Talent Dividend Work

A promise to improve educational attainment for low-income students

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Raleigh's college attainment rate is high compared to the national average -- around 43 percent, compared to a national average of around 38 percent. The presence of the Raleigh-Durham-Chapel Hill Research Triangle (anchored by North Carolina State University, Duke University, and University of North Carolina at Chapel Hill) attracts lots of college graduates. Businesses rarely complain about finding the talent they need. 
But when you take a closer look at the numbers, Raleigh's challenges are apparent. 
"When you look at the low-income population in Raleigh … that's where you see the disparity," says Jose Picart, Vice Provost for Diversity and Inclusion, North Carolina State University. "There's an outward perception of this area as being very educationally rich. We rank in the top five among cities in the U.S. in terms of how many people in this area have a college degree. But there's this other world of low-income population that is not participating in that prosperity."
Leaders in Raleigh have taken a collective impact approach to bridging that gap with The Raleigh Promise, which brings together six colleges and universities in Raleigh as well as the City of Raleigh, Wake County Public Schools, Wake County Human Services, businesses, non-profits, and community and faith-based organizations, and. Picart calls it "the collaborative." 
"The idea is that the collaborative could create long-term, sustainable, systemic change in the education pipeline," Picart says. "The goal is to increase the number of low-income youth that make it through that pipeline and earn a post-secondary credential."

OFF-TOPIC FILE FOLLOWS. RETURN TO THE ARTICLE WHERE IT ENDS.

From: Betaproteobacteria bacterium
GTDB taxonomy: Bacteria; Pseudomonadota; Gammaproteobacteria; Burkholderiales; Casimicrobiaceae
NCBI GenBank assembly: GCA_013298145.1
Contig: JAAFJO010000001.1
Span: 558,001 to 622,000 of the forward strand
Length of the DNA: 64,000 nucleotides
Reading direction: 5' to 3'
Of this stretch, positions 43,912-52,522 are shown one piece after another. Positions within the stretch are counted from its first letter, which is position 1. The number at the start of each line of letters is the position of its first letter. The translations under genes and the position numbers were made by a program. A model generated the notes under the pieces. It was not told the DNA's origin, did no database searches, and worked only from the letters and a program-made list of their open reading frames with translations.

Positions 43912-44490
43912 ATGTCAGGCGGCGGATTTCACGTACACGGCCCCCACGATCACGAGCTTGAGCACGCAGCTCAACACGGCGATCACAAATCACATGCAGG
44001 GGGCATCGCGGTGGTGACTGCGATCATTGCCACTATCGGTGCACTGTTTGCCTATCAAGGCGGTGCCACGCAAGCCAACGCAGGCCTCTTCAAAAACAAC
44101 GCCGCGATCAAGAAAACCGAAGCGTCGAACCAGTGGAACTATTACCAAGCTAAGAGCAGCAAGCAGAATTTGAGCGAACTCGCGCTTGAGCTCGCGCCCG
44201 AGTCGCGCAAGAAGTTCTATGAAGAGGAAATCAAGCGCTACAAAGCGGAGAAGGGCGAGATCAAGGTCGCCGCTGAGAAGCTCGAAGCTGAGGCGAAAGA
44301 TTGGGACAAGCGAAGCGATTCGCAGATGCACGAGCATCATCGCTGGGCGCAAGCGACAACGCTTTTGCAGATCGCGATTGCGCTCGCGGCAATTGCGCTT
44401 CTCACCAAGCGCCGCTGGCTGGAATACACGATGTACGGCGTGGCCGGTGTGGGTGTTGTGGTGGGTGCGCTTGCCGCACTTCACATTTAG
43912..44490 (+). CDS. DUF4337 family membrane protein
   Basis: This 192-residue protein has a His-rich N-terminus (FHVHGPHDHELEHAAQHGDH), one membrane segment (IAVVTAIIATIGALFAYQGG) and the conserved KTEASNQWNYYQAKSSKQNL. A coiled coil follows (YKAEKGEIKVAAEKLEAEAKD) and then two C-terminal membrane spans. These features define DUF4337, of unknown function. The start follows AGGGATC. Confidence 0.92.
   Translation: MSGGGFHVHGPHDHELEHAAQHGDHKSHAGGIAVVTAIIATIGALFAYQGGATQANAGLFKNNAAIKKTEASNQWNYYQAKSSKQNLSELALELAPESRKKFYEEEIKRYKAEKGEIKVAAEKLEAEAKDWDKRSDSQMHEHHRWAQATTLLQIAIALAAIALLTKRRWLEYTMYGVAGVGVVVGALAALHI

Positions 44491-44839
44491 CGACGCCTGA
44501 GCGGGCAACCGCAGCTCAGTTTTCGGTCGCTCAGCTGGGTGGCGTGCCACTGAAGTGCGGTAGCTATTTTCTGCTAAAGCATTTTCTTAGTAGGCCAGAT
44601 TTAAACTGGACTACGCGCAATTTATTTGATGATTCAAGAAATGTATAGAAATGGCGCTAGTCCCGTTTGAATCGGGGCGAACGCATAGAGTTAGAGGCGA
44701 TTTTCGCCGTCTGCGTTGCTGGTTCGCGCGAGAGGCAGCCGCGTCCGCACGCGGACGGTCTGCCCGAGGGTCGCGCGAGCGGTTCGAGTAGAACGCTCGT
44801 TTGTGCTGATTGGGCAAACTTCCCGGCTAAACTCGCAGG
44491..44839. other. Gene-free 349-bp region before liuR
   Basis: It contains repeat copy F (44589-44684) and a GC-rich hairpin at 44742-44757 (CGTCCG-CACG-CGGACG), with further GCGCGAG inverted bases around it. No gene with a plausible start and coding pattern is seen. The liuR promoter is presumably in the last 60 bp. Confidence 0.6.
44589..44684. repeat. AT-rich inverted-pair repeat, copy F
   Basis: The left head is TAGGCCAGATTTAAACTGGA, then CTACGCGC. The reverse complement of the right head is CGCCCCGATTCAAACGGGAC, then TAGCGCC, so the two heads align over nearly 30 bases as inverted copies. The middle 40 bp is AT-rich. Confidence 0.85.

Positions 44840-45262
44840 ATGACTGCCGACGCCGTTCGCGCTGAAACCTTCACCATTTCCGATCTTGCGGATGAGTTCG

Three signature programs are led by key stakeholders in the community. The Raleigh Future Scholars program, led by the public schools, identifies promising high school students and helps prepare them for college. The Raleigh Fellows program, led by Raleigh's six colleges, helps current college students persist and complete their degree. And the Raleigh College Center (hopefully Centers, in the near future), an information and workshop center located in a community center, is led by Parks and Recreation. 
The grassroots work has been long and hard, but Picart says it has already made an impact. Local colleges, community colleges, and universities are sharing data with each other and with the community for the first time. Even the Wake County Health System is involved, providing data on family well-being related to educational attainment. And the relationships that are emerging will be powerful for creating systemic change in the long run. 
"For the first year and a half we met almost weekly to make these things happen, to submit grants and raise funds and get these programs up and running," Picart says. "This is working in large part because of people who roll their sleeves up and get involved in the work."

Source: Jose Picart, North Carolina State University
Writer: Amy Elliott Bragg
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